All this means that we cannot rely on the history either of Christian or of Islamic civilization to tell us exactly how to negotiate the relation between secular government and religious belief today: the nominally secular law of Europe did nothing to prevent the religious massacres and genocides of the seventeenth century, while the nominally religious law of the Ottomans kept the peace between rival faiths for several centuries. But those old ways of reaching a compromise between rival allegiances are no longer trusted and no longer truly available. Hence, the tension between religion and secular government remains and has not diminished merely because so many people are losing their faith. For you can lose your faith without losing the values that derive from it or the spiritual orientation that it implanted in your soul. And you might retain those things and be all the more distressed by a secular culture that mocks or tramples on them, precisely because you have nowhere to turn in your desire to defend them.
“The face of the world gradually begins to cloud over: the sun no longer smiles; the birds cease to sing; the naiads vanish from the groves, while the wind in the long grass no longer whispers of God’s love for us.”
Religious believers, faced with a secular culture in which violent, pornographic, and dehumanizing words and images are protected as “free speech,” can take refuge in their faith, saying to themselves that their revulsion towards such things is not merely justified but proof that they are sheltered by their religion and by their community of co-religionists. They can therefore look on the surrounding world with a kind of detachment, hoping that more people might come to share their distaste for the nastiness but meanwhile not feeling too much threatened by it. Those who have no faith, or who have retained only the values and the posture of faith without its metaphysical certainties, have no such easy way of protecting themselves. There is, for them, no refuge from the secular culture, and if that culture seems like a desecration, they can only strive to bear it as best they can, while burying their values, their hopes, and their spirituality ever more deeply in themselves. We see this attitude in much modern literature, especially in the early poetry of T.S. Eliot, Hart Crane, and others in the early twentieth century.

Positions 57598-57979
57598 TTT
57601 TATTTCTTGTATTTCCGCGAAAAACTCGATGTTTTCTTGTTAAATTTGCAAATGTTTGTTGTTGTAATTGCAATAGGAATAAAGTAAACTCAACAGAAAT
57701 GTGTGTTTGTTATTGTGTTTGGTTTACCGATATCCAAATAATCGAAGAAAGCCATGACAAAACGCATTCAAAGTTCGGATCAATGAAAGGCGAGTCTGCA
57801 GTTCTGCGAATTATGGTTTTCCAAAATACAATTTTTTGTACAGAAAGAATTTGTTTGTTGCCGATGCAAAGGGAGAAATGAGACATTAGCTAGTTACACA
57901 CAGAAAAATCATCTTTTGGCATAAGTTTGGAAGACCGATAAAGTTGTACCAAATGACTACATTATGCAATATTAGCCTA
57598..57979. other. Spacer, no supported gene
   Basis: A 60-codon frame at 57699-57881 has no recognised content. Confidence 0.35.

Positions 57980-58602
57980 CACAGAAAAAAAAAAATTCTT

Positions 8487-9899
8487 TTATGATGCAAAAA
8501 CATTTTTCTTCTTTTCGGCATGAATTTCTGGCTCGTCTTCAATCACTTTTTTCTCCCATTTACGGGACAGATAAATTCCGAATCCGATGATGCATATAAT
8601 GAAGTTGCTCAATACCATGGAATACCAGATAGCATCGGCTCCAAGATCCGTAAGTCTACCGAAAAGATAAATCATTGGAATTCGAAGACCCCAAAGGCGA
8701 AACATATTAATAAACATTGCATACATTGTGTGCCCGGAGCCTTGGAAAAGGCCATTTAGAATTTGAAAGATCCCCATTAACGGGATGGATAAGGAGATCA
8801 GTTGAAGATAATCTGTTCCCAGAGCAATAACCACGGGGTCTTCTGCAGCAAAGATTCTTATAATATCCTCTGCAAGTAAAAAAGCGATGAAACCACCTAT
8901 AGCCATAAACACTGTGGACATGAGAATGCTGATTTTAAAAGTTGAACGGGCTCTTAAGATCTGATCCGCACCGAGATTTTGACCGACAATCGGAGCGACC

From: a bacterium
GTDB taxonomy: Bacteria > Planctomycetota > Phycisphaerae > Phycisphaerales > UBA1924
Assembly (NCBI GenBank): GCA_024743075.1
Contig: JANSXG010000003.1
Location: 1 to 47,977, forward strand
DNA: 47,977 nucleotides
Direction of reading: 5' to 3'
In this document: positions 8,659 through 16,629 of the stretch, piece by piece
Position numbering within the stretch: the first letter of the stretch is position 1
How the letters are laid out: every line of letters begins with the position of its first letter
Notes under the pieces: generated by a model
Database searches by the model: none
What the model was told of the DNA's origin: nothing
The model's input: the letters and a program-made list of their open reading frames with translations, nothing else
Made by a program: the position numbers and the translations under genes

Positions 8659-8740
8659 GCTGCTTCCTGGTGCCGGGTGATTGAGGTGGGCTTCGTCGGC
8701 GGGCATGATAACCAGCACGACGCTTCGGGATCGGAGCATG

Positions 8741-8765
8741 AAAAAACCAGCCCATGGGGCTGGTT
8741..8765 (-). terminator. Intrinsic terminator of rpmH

Unlike many of my contemporaries in the intellectual world, I see religion as a natural endowment of the human species—a way of understanding the world and our own place in it that brings the stability and solace that we need. Without religion, we risk being lost in the pursuit of pleasure and advantage, tempted away from all durable commitments and without the virtue on which societies ultimately depend, which is the virtue of sacrifice. Ever since Durkheim’s great study of the “elementary forms of the religious life,” it has been apparent that religion bestows on us, in addition to a comprehensive way of understanding the world and the God who created it, the comforts of belonging. And this kind of belonging is not simply a matter of signing up to a group, or paying your subscription to receive certain benefits, but an existential commitment, a giving of yourself, of a kind that is beautifully summarized in the Arabic word islām.